Thursday, 29 December 2016
First viewed : 2 November 1982
Another piece of the modern world falls into place here with the beginning of Channel Four. That's particularly underlined by Brookside as many of these actors ( e.g. Ricky Tomlinson, Sue Johnston, Amanda Burton ) have never been off the telly since.
Brookside was the brainchild of self-regarding Grange Hill creator Phil Redmond whose company, Mersey Television, got the nod to produce the new channel's flagship soap opera . An actual cul-de-sac of thirteen houses on a new build estate in Liverpool was purchased by the company, nobody being over-keen to move into the city at the time.
The soap started with just three houses occupied. The Grants were a working class family on their way up despite patriarch Bobby's unionism . The middle class Collins family were having to downsize from their home in Cheshire following dad Paul's redundancy and the Havershams were what would soon become known as a yuppie couple.
I wasn't sure if I'd seen the very first episode so I've re-watched it and on balance I think I probably saw at least some of it; the first ten minutes are so stunningly banal they would defeat anyone's recollection. It did improve and it was poignant to see the late, lamented Katrin Cartlidge playing the Collins's daughter Lucy. The other thing that struck me was the earthy language which the show was soon forced to clean up.
I stuck with it for a few episodes partly out of fascination for Damon Grant's scally mate Gizmo ( Robert T Cullen ), the most unhealthy looking TV character until the advent of McKenzie Crook, but he didn't last long . I didn't like its all-VT antiseptic look or the obvious left-wing bias in the writing. I was forced back to a few episodes in the first half of 1985 when I was running a sort of Bad Video club at my Hall of Residence . The screenings were supposed to start at 8pm after Corrie but this lad called , I think, Satnam sometimes insisted we wait until after Brookside. Otherwise I resolutely stayed away. However someone at Record Mirror was a big fan, even putting Barry and Karen Grant on the cover in January 1985, so I was rather unwillingly kept up to date with happenings on the Close.
With Brookside , Redmond pioneered the art of stunt storylines with particularly dramatic developments deliberately leaked to the press beforehand to create a buzz. It started with the "Free George Jackson" campaign which never really took off and the poor bloke was left in jail. Then you had the seige, Sheila's rape, the body under the patio, Anna Friel's lesbian kiss, the incest and so on. None of it was enough to tempt me back.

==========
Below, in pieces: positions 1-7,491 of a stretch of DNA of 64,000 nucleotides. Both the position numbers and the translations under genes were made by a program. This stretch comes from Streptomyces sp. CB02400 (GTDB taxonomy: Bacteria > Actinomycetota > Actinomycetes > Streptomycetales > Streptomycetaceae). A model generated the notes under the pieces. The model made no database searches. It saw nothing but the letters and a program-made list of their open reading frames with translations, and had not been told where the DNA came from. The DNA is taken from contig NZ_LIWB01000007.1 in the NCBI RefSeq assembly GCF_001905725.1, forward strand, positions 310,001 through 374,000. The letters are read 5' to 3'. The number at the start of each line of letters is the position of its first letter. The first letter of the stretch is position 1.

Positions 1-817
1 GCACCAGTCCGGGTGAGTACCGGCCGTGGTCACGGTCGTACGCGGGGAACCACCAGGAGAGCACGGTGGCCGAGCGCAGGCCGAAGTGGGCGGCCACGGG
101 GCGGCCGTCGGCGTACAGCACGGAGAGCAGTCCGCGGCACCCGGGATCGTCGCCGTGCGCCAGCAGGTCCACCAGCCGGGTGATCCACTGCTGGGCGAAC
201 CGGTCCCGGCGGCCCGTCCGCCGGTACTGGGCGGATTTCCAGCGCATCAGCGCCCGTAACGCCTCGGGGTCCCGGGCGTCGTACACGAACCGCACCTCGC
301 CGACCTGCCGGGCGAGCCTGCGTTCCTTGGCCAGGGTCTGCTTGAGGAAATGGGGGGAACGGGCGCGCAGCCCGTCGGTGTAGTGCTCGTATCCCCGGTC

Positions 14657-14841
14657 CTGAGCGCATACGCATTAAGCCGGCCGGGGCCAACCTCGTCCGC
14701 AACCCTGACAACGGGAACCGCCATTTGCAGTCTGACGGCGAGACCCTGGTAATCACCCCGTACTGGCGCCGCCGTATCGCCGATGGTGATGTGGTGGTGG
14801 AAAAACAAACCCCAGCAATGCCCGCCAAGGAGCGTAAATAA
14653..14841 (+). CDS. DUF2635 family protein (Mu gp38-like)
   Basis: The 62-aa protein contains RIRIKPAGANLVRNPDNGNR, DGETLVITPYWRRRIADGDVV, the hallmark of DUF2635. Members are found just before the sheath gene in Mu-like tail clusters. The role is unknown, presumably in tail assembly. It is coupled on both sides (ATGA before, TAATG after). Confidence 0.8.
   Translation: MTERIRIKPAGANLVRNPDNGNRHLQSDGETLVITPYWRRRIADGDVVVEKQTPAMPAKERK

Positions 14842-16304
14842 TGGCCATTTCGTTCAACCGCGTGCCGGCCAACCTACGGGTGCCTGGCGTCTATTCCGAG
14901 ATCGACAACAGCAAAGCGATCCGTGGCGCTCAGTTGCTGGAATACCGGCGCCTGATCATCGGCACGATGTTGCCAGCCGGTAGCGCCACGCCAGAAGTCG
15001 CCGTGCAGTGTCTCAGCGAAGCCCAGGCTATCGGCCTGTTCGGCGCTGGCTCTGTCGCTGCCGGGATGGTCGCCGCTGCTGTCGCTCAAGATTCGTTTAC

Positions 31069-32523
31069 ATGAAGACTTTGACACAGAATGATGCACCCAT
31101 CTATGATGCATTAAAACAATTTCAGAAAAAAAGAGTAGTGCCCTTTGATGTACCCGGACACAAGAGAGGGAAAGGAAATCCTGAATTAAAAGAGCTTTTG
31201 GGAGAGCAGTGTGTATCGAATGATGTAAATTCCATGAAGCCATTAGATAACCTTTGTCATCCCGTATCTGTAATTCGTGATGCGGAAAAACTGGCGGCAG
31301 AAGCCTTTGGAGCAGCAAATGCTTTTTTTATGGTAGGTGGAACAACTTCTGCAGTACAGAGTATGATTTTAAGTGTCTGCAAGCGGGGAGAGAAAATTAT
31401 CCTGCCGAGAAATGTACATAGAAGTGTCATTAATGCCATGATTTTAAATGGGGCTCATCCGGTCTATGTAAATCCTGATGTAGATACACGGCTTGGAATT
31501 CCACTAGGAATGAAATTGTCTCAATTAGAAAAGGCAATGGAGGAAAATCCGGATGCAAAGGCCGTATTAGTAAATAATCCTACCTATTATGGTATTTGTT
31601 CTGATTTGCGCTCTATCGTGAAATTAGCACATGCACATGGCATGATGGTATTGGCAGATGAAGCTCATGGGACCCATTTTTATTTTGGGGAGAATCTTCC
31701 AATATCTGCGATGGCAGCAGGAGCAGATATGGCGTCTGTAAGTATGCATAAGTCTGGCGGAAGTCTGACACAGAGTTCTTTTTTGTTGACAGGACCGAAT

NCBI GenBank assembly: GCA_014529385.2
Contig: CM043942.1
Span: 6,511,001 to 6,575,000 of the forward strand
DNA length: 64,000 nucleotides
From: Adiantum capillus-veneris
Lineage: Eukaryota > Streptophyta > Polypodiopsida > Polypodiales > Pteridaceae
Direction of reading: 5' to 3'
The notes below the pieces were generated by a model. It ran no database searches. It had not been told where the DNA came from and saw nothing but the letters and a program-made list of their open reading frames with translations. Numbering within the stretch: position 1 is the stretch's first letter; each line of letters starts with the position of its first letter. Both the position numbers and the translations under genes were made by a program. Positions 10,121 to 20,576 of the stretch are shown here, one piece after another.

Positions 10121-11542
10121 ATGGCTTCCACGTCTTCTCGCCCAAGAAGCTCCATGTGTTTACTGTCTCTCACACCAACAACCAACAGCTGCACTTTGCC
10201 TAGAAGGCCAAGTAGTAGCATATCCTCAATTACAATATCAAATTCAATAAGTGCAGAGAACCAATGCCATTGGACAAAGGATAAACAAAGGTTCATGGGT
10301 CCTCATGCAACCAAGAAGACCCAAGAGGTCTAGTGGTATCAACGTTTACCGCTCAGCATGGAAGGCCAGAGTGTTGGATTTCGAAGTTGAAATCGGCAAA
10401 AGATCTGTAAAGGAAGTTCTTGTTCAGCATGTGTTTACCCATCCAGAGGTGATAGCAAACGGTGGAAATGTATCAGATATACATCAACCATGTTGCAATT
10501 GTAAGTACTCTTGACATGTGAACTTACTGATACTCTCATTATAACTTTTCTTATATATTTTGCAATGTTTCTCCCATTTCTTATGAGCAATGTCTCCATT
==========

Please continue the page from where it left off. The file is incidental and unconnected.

Redmond managed to keep the show buoyant until 1994 when the Monday episode was forced out of its time slot by a third episode of Eastenders on BBC 1 and had to compete with The Bill on ITV on a Tuesday. Thereafter ratings steadily fell and in November 2002 it was cut to one 90 minute episode a week late on Saturday evening, It was never going to recover from that and indeed the axe was announced the following summer, the last episode going out in the week of its 21st anniversary.
Redmond had long boasted that the series could continue through VHS then DVD if it was chopped. Thus , a DVD , Unfinished Business , was released just after the final episode was broadcast to predictably poor reviews and low sales. It contained a trailer for the next one, Settlin' Up but that's all that was ever shot of it. By 2005 even Redmond had accepted the show was over and sold Mersey Television to the All3Media Group. The houses were put up for sale but at far too high an asking price and remained empty and decaying until 2008 when they were used in a horror film called Salvage. Just after that a property developer bought them all and sold them as private residences in 2011.